8 Ways to Help Employees Put a Shine On Customer Service

 “You’ll never have a product or price advantage again. They can be easily duplicated, but a strong customer service culture can’t be copied.”

– Jerry Fritz


Ah, customers! Can’t survive without ‘em, but at this time of year, when making your way through malls and parking lots is reminiscent of a bumper car rally  it often dampens the mood of holiday shoppers even before they make that first purchase. It takes stamina.  It takes guts and energy. But most of all, it takes patience and understanding. After all, it puts a strain on the most even-tempered souls.  Including yours.


So next time a customer makes an unreasonable request or you feel a bit victimized by the craziness of the season, take a deep breath and look at the bigger picture. Tis the season. The biggest shopping days of the year provide the greatest opportunities for small business to shine.


Take customer service.   I read recently while 87% of companies believed they delivered top notch service, only 12% of their customers agreed. That’s a huge discrepancy. While I imagine the numbers are a bit closer for smaller businesses, it’s still disheartening. But turn it around to your advantage, and it provides endless possibilities to be different, and be better.


So let’s start with a simple, hard truth and you’ll see what I mean.


I know for a fact that whatever product or service you provide, I can get it cheaper, better, closer to home or on line. So can your customers.


That means for someone to buy from you, they need to believe that what you offer provides more value than the same product they can get elsewhere. In other words, you need to make them believe yours is better.


How are you going to do that?


Seth Godin said ‘The only purpose of ‘customer service’… is to change feelings.”


That being the case, our business is based on the customer’s perception of us; and it’s that perception that becomes our reality.  We may sell a product, but our unique value lies in our ability to provide unsurpassed service to our customers.


Businesses these days need to be customer-centric. People want to do business with people; and most importantly successful businesses understand that they need to treat their customers the way they would like to be treated. From a business standpoint, it’s no longer about making a sale.  It’s about building an authentic relationship and earning trust. The sale is secondary. First, you must be known, liked and trusted. Not just you. Everyone you employ must convey the value you represent.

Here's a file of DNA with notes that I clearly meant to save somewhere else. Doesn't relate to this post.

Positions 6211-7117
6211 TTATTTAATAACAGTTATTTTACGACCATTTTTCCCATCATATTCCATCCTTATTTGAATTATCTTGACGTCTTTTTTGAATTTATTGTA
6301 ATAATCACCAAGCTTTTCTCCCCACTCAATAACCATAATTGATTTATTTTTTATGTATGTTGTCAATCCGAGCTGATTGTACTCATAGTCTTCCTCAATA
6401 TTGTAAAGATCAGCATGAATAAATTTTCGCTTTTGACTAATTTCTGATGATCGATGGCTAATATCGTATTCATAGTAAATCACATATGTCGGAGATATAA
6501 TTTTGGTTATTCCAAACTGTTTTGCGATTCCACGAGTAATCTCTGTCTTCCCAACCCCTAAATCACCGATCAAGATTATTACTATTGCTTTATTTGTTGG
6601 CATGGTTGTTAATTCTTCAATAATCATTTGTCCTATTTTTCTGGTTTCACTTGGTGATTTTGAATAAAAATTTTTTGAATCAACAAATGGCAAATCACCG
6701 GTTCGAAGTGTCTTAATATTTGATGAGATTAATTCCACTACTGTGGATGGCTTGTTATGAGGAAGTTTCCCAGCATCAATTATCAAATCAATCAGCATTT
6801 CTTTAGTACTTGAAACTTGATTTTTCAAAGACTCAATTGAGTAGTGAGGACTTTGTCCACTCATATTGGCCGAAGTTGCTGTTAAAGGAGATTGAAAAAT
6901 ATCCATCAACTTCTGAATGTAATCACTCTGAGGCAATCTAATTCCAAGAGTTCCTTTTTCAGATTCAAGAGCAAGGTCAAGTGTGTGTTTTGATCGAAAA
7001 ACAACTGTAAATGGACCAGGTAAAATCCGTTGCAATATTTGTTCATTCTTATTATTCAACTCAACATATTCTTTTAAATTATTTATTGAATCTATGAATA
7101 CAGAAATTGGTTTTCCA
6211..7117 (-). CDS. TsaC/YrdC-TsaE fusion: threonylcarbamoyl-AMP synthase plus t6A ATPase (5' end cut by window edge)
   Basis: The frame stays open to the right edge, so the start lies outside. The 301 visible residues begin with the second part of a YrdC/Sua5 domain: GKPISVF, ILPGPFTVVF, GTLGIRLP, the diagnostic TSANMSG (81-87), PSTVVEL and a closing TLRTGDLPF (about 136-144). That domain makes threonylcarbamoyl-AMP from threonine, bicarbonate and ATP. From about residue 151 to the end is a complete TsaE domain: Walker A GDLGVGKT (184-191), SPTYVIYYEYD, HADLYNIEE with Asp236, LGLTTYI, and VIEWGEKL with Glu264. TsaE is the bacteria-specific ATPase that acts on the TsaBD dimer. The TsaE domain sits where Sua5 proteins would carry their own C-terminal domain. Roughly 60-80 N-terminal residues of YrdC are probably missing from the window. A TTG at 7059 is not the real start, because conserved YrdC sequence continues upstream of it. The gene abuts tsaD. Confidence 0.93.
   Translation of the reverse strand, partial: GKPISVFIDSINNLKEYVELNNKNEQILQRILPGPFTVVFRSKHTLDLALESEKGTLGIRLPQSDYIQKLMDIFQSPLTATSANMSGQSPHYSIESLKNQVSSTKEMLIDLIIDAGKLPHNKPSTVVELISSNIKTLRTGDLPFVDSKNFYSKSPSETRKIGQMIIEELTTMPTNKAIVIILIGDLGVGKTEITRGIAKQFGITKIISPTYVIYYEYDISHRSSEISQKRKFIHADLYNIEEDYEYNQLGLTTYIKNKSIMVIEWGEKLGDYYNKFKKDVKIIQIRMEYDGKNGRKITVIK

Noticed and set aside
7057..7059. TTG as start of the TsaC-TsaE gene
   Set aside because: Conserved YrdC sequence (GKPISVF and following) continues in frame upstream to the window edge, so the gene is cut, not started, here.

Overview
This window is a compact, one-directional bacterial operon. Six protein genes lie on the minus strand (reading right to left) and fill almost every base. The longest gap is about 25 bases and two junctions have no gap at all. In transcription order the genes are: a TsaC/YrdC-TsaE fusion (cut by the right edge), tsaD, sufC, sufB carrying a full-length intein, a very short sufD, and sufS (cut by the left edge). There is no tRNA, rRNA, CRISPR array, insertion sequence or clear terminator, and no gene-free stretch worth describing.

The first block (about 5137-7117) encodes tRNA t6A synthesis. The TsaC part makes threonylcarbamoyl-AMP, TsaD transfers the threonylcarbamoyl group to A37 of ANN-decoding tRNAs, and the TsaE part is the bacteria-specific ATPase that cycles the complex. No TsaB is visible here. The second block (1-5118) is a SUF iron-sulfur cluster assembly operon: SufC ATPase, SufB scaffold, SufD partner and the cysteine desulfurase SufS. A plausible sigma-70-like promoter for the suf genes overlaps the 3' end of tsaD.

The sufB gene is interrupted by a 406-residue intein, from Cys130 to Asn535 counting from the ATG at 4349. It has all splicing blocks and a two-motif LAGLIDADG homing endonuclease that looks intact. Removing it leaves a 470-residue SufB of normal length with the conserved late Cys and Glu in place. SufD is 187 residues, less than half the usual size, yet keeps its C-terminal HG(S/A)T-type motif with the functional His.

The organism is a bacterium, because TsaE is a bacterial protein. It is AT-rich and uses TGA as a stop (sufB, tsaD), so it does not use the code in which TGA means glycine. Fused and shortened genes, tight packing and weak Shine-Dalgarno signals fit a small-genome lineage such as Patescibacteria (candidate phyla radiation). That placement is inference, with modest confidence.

Your objective is to not only fill a need but to exceed expectations.


  • Your objective is to become a trusted resource.
  • Your objective is not merely to provide good customer service. It’s to provide a total customer experience worth telling their friends about.
  • Your objective is to make people so happy to do business with you that they wouldn’t dream of going anywhere else.


In his book “Blink:The Power of Thinking Without Thinking”, Malcolm Gladwell talks about how people instinctively make up their minds about whether or not they like someone in virtually a blink of an eye.  It’s a gut reaction.  A feeling. Every aspect of your business and every person in your business contributes to the whole picture.


Here are 8 ways to help employees convey your brand:


  1. Lead by example. Be the gold standard for excellence and they will follow your lead.
  2. Set expectations for your employees based on integrity, honesty and company values.  Provide opportunities to instill words and actions that enable employees convey that to the customer.
  3. Consistency helps reinforce your value and makes you believable. To your customer, speaking with your employees should ‘feel’ the same as speaking with you.
  4. In the words of Dr. Seuss, everyone on board must ‘mean what they say and say what they mean.’
  5. Provide them with all the tools they need to be successful. If you need to train, train. If you need to script, script.
  6. Encourage them to shine. Your employees have a stake in your business. They know that without customers, there is no business.  There are no paychecks.
  7. Help them believe the success of the company is not only in your hands – it’s in theirs.
  8. Empower them to take the initiative to insure customer satisfaction and loyalty.


A customer’s experience begins the moment they enter your door but should never end at the close of the sale. You want more than their money.  You want their loyalty. That needs to be cultivated, day in and day out.


It doesn’t come from getting a free watch when you buy ginsu knives on late night television. It does come when you open up that first box of Cracker Jacks and find a prize at the bottom of the box.   Enable your employees to be the best they can possibly be.  After all, the prize is their responsibility.

A customer is the most important visitor on our premises, he is not dependent on us. We are dependent on him. He is not an interruption in our work. He is the purpose of it. He is not an outsider in our business. He is part of it. We are not doing him a favor by serving him. He is doing us a favor by giving us an opportunity to do so.“

–       Mahatma Gandhi


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